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Great Work of Time Mass Market Paperback – July 1, 1991
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Caspar Last faces this question in John Crowley's novella, Great Work of Time. He invents a time machine, and quite practically, feels he should benefit monetarily from it. And he comes up with a pretty clever scheme: he travels back over 100 years into the past to acquire a rare stamp that he will either sell at auction or to the owner of the only other existing example of this stamp (who would presumably pay to have it destroyed to preserve the value of his own stamp).
Soon after his return from the past, Last is approached by the President pro tem ("for the time being") of a secret society called the Otherhood and asked to hand over his time machine. Though he tries to refuse, Last's protest is over before it begins; the President had travelled from the future using Last's own machine, meaning that, at some point in the Otherhood's past and somewhere in Last's future, the act of handing over the time machine had already occurred. And if you thought that point was confusing, it gets more complicated: the Otherhood suspected that Last wouldn't accept a cash offer for his machine while he was in possession of a rare stamp, so they planted a fake price guide in his home to fool him into thinking that his trip had altered the future, making his once valuable stamp worthless . Professor Last, being a genius of "orthogonal logic," had anticipated that his trip could alter history in some minor way, so, with no other alternative, he agrees to sell his time machine for a generous price.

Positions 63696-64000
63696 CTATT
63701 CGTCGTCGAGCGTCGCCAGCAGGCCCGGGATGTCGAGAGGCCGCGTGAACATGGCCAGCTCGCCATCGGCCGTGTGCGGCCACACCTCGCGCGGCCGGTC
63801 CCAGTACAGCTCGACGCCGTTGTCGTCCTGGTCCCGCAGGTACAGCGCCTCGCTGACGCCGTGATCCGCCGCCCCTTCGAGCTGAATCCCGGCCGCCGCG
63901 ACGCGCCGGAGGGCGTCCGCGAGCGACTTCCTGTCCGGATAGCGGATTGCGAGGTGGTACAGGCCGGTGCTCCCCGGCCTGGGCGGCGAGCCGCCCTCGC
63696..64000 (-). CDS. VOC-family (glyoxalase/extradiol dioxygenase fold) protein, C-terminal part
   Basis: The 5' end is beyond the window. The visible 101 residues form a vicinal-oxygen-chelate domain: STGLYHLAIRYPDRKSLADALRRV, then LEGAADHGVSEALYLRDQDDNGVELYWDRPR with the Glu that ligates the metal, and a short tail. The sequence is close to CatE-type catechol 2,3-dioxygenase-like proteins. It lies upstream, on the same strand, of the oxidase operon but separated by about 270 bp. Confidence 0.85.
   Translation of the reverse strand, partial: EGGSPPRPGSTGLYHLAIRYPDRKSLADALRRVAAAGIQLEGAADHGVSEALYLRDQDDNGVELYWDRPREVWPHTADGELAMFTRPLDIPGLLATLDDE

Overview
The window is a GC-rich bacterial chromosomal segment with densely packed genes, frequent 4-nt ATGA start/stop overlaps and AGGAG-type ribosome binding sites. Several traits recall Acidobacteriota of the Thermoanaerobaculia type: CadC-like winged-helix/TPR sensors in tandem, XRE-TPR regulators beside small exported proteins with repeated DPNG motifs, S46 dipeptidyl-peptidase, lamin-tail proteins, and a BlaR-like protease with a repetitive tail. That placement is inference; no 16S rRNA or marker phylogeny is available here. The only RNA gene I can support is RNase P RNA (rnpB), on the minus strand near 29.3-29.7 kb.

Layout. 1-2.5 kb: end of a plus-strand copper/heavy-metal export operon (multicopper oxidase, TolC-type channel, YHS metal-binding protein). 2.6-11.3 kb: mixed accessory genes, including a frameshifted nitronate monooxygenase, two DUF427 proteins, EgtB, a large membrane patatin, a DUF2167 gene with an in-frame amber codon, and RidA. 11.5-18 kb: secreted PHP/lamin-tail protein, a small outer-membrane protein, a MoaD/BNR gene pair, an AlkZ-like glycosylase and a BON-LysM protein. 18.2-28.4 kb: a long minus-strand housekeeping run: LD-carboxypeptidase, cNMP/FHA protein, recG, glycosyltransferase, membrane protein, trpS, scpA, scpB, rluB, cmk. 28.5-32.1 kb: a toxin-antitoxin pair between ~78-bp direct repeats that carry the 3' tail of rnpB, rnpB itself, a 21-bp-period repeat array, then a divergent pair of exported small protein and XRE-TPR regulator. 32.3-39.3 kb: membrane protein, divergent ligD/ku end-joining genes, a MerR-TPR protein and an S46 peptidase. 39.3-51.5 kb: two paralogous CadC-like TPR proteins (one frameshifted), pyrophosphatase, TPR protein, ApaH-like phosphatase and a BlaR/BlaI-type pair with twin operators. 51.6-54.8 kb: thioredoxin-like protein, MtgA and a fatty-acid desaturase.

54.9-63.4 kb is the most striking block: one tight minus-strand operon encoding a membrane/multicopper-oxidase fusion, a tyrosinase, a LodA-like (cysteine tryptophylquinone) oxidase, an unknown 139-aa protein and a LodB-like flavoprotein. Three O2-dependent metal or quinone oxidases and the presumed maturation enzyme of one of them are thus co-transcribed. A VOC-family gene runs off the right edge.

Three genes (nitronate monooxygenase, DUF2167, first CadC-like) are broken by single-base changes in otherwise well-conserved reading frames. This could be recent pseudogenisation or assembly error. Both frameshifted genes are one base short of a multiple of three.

Though the episode between Last and the President is an entertaining enough story in itself, it makes up only a small part of a much larger narrative about altering history and the responsibility a person has to the world, a complicated concept when possible worlds can become actual worlds. Denys Winterset, a loyal and devoted citizen of the world-spanning British Empire, is asked by an enigmatic man named Davenant to join the Otherhood. He learns of the secret history of the Otherhood: that Cecil Rhodes, an imperialist and entrepreneur, left a sum of money in his will to create a secret society charged with the extension and preservation of the British Empire. Winterset is made to understand that the world he knows exists only because of the machinations and manipulations of the Otherhood. He also learns of the Original Situation: where the minor war of 1914 became the Great War of our reality. This war, of course, led directly into the next World War, with the total result being the death of many millions, the invention of atomic weapons and the Cold War. Winterset is appalled by this information and is convinced to join the secret society to preserve the Empire he loves and the affluent, peaceful world the Empire ensures. Inside the club of the Otherhood, which exists outside of time, the actions necessary to create his world have yet to occur and Winterset is given an assignment vital to the existence of his altered world: the assassination of Cecil Rhodes before the wealthy imperialist changes his will in 1893 and removes the Otherhood's endowment.
Meanwhile, the President pro tem has traveled into the future, breaking a cardinal rule of the Otherhood, and finds a world diverging significantly from the world the Otherhood was trying to create. This world is inhabited by creatures quite different from humans: lizard-men called Draconics, angelic, faerie-like beings and ominous, wise hominids calling themselves Magi. And the President loves it. The world is stark, strange, fantastical and eccentric, but it somehow feels right to the President, as if that is how the world should be. The only way this world could have been created was by breaking another one of the rules of the Otherhood: traveling to a time before the death of Cecil Rhodes. The fabric of this world has been made weak due to the constant changes in the timeline, creating fluctuations in reality that would eventually destroy it. The angels, the oldest race on this world and most sensitive to the manipulations of time, reveal to the President the end result of the Otherhood's actions: a world consisting of only a large, dark forest, with roots descending into the ocean. No creatures, no life, no change.